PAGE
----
Firms tend to allocate funding to the projects that have the highest return on investment. So we can think of different projects as bidders in an auction, with funds going to the projects that estimate the highest rate of return on the investment that they require. This means that firms will tend to fund projects for which they have overestimate their value the most.
Similarly, if a firm uses a system integrator for an IT implementation, the contract for the project is usually awarded to the lowest bidder. The lowest bidder tends to be the one who underestimated the true costs of a project the most, which then tends to result in projects with difficulties with costs and schedules once the inaccuracy of the estimates is discovered.
Understanding why some IT projects may result in difficulties can provide insight into ways to address the problem. If you are planning to deploy a relatively new technology, you should carefully consider your business case for adopting the technology. In some cases the benefits will be clear and you should proceed with the deployment of the new technology.
In other cases you may find that unrealistic expectations of the benefits of the new technology have led you to a bad decision and that you are on your way to experiencing the winner’s curse as you pay too much for it. The safe strategy is to assume that you have overestimated the value of the new technology and to revise your projections downward to compensate for this to avoid a possible case of the winner’s curse.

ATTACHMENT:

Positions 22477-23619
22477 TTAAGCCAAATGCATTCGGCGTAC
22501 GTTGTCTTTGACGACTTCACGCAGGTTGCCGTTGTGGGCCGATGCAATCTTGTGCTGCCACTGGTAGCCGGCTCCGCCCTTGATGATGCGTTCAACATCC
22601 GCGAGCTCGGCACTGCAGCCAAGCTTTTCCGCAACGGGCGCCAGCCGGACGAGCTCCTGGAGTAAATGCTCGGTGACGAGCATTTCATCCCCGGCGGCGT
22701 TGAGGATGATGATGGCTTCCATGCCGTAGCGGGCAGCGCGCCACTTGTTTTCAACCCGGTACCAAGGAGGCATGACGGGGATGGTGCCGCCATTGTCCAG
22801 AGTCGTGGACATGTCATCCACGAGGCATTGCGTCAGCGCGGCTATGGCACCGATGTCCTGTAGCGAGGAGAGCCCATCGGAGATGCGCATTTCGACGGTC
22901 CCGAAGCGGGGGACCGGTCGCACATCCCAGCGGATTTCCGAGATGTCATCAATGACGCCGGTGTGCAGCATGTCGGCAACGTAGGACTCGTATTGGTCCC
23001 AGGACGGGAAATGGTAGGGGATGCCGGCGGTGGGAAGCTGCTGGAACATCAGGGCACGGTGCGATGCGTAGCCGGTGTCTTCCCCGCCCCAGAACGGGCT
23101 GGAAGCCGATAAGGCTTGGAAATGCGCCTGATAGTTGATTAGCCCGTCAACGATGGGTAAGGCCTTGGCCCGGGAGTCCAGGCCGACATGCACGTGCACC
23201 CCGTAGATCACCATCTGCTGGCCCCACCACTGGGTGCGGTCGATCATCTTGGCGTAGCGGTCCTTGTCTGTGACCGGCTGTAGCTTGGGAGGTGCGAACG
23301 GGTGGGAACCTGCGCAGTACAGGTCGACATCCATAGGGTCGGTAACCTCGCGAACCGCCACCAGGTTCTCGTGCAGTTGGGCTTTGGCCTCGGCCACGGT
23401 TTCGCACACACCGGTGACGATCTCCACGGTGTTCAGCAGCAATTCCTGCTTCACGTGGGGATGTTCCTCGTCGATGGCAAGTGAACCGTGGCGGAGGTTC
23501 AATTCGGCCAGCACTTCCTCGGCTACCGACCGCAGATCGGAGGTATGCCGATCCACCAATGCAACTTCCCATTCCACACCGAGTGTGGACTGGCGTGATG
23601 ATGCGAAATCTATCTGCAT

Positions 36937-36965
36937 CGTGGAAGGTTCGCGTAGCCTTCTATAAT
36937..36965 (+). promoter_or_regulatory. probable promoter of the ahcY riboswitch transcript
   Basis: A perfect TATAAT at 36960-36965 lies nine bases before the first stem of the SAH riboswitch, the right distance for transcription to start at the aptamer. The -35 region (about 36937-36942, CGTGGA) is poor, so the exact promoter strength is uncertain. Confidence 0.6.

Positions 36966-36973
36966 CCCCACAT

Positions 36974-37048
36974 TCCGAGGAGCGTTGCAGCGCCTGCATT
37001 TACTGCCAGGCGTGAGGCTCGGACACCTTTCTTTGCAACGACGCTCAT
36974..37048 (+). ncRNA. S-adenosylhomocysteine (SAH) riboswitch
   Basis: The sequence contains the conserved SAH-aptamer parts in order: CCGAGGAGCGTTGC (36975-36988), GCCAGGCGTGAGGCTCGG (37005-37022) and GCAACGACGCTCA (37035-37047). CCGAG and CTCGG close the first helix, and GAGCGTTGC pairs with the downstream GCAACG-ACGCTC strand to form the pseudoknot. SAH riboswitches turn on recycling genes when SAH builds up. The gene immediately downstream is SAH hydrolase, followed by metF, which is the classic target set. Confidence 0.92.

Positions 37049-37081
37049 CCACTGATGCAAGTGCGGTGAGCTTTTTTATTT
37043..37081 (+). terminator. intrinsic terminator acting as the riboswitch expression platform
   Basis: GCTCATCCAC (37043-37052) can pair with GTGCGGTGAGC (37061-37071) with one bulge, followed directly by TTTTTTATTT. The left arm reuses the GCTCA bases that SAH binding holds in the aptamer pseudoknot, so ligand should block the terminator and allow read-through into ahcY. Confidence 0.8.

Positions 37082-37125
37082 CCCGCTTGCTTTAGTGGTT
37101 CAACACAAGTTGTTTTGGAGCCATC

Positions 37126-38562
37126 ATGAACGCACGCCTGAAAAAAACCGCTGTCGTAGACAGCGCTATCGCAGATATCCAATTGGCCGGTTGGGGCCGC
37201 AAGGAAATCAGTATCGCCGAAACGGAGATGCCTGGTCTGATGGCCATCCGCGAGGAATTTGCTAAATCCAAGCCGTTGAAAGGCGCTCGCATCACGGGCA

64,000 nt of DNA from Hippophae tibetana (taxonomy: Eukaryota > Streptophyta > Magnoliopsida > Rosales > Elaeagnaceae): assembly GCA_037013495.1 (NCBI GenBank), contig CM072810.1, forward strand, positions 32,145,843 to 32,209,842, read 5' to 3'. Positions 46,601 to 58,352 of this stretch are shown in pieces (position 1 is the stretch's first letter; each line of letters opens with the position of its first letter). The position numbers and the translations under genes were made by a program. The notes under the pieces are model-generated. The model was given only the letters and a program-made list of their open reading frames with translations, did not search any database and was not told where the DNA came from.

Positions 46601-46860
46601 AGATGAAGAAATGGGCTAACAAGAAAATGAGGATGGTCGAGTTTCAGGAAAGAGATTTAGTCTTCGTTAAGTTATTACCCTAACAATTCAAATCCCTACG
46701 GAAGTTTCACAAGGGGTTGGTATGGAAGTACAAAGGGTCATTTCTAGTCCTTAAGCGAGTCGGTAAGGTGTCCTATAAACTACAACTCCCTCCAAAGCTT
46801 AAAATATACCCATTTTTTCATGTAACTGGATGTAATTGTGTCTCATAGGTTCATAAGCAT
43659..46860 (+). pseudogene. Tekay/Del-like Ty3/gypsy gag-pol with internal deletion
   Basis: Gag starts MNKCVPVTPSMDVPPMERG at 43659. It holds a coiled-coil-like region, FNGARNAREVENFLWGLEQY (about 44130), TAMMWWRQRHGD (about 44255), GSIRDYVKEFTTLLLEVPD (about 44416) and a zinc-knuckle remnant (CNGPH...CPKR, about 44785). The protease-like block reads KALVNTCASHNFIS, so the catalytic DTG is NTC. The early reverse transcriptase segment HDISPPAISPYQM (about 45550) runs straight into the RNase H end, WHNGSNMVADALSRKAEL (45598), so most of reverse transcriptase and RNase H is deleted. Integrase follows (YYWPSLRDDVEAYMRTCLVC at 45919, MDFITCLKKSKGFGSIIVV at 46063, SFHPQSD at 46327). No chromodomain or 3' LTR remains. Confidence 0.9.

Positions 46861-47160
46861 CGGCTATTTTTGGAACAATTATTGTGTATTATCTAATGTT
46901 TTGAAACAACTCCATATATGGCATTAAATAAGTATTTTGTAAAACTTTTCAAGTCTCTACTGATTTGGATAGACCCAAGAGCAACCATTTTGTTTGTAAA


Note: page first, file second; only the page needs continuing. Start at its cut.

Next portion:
Similarly, you should ensure that all of your IT projects will have an appropriate return on investment in the event that its deployment encounters difficulties. Costs will often be higher than first anticipated, schedules will often slip and deployed technologies will often not offer all of the features that you had anticipated.
Most projects will encounter some of these difficulties, and being prepared for this will let you increase your chances of success and avoid feeling buyer’s remorse for your IT investments. Again, the safe strategy is to assume that costs and schedules have been underestimated and to plan accordingly.